One of the great pleasures of designing a room is the shopping that's involved. And here I'm using the term "shopping" as synonymous with browsing, because that's an essential step in planning any space.
Looking around to learn what best suits one's tastes and budget should always be a preliminary activity to making actual purchases. And prior to heading for the stores, it's smart to have some idea of the types of pieces and accessories that will eventually be acquired. Otherwise, shopping becomes too random and time-consuming.
Q: The master bedroom of the house to which we're moving has a 9-foot ceiling and a 13-by-15-foot floor space. We'd like to buy a four-poster bed in a contemporary style. But will it fit comfortably in a room with these dimensions? If so, can you offer some guidance as to what a bed of this kind should look like?
A: The four-poster with a canopy and bed hangings is experiencing a big revival, with contemporary styles now even more popular than the traditional model. The treatment for a bed of this sort is much more important than for a simple box spring mattress and headboard combination because a four-poster does dominate any room in which it's placed.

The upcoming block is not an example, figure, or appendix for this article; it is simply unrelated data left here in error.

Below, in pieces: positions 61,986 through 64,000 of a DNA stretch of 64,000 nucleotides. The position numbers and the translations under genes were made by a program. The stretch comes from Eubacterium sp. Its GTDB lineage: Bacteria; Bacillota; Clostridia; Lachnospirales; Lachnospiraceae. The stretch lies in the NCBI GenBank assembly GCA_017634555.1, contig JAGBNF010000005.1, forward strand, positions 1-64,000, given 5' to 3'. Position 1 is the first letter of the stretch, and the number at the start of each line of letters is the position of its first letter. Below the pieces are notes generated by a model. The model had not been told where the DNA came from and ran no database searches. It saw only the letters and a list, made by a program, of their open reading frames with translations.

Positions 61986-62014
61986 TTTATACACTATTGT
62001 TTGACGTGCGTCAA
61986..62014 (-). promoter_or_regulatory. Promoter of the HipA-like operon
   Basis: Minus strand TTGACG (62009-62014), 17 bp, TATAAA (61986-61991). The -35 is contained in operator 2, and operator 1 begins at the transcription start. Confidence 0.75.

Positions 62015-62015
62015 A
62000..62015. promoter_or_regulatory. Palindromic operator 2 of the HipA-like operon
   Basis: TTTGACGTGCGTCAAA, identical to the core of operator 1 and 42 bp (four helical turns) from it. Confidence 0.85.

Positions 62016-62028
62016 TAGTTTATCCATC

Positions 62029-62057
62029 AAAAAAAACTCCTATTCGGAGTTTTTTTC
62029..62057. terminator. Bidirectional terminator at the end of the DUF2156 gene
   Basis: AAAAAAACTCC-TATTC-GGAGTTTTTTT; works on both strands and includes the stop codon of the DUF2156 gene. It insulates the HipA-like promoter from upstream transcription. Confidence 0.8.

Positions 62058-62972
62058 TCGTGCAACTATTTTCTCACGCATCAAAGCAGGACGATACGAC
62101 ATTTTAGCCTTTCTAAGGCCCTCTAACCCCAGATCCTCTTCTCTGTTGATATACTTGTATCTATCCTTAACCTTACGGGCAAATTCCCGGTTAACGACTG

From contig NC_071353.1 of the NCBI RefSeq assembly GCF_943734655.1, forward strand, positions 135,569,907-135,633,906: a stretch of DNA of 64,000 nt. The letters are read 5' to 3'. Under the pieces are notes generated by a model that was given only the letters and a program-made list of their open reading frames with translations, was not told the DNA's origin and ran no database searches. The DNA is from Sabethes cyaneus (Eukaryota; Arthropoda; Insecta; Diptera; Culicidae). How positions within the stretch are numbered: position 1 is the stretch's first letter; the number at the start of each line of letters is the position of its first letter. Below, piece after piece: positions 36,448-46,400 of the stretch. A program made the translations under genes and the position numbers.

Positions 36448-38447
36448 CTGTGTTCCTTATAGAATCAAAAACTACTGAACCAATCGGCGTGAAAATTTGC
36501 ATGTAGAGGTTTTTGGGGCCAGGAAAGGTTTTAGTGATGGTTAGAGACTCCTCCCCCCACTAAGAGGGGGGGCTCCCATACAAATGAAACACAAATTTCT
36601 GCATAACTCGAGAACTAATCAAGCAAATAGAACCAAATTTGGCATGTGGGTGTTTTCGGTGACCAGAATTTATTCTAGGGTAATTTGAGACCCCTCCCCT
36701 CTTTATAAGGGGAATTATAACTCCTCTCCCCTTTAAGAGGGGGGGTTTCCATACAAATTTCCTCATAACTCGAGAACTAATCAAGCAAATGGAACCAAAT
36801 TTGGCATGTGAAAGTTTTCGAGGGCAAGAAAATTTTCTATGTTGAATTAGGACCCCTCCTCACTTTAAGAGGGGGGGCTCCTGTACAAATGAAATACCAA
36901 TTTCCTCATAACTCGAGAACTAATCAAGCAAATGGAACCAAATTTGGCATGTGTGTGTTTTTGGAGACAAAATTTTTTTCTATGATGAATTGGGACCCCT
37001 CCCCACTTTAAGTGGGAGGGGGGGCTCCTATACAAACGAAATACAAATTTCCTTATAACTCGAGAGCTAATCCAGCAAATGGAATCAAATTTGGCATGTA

This kind of bed can easily be accommodated in a room with the dimensions you list. The big issue is where exactly to place the bed and its accompanying night tables, knowing that a canopied bed is usually situated across from the entrance wall.
The beautiful ebony bed shown in the accompanying photograph presents a contemporary interpretation of a Shaker-style four-poster. This photo comes from "Decorating Ideas That Work," a Taunton Press book written by Heather Paper.
With or without side curtains, four-posters have a purely aesthetic appeal in today's home; they no longer serve to protect sleepers from low-flying birds, dusty winds and cold drafts.
The custom-made canopy for this simply dressed piece is complemented by the fabrics trimmed with a contrasting binding. Wall-hung sconces between the fabric panels provide sufficient light for reading. And please note that the bedcover extends to the bottom rail of the bed, making a dust skirt unnecessary.
Rita St. Clair is a syndicated columnist with Tribune Media Services Inc. E-mail general interior design questions to her at firstname.lastname@example.org.